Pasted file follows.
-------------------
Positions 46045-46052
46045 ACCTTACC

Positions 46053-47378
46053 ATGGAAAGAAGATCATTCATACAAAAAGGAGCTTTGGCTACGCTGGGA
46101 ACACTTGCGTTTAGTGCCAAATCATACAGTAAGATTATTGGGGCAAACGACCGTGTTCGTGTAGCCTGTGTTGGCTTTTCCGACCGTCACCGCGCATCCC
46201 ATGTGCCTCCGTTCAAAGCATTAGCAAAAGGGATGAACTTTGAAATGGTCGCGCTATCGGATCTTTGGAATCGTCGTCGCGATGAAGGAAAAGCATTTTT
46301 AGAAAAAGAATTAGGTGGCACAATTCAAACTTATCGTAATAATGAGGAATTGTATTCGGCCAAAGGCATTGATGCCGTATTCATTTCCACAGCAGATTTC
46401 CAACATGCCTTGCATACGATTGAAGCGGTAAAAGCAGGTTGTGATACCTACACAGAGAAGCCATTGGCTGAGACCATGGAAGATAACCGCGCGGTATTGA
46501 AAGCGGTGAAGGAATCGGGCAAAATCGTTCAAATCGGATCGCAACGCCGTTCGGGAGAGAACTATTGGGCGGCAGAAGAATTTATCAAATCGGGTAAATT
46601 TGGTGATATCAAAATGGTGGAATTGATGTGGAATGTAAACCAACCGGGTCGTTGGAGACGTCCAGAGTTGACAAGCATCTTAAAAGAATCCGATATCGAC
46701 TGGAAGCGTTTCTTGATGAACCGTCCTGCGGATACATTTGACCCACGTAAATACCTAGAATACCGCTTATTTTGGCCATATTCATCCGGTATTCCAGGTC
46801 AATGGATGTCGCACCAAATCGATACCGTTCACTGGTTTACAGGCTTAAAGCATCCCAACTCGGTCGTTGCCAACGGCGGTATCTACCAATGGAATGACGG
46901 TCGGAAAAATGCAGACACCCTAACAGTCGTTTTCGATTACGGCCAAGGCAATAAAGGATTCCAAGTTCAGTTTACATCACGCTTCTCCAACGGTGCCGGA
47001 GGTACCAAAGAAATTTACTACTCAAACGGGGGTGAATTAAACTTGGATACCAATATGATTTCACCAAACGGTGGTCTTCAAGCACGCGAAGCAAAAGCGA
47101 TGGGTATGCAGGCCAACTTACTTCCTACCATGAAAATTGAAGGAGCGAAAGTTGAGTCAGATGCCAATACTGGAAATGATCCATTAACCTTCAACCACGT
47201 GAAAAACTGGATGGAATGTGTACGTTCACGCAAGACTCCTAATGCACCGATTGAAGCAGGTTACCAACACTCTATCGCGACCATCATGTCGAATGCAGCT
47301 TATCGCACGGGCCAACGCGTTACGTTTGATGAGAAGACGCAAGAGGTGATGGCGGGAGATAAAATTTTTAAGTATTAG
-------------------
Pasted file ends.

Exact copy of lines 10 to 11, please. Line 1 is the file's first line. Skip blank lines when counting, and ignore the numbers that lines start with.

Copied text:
46601 TGGTGATATCAAAATGGTGGAATTGATGTGGAATGTAAACCAACCGGGTCGTTGGAGACGTCCAGAGTTGACAAGCATCTTAAAAGAATCCGATATCGAC
46701 TGGAAGCGTTTCTTGATGAACCGTCCTGCGGATACATTTGACCCACGTAAATACCTAGAATACCGCTTATTTTGGCCATATTCATCCGGTATTCCAGGTC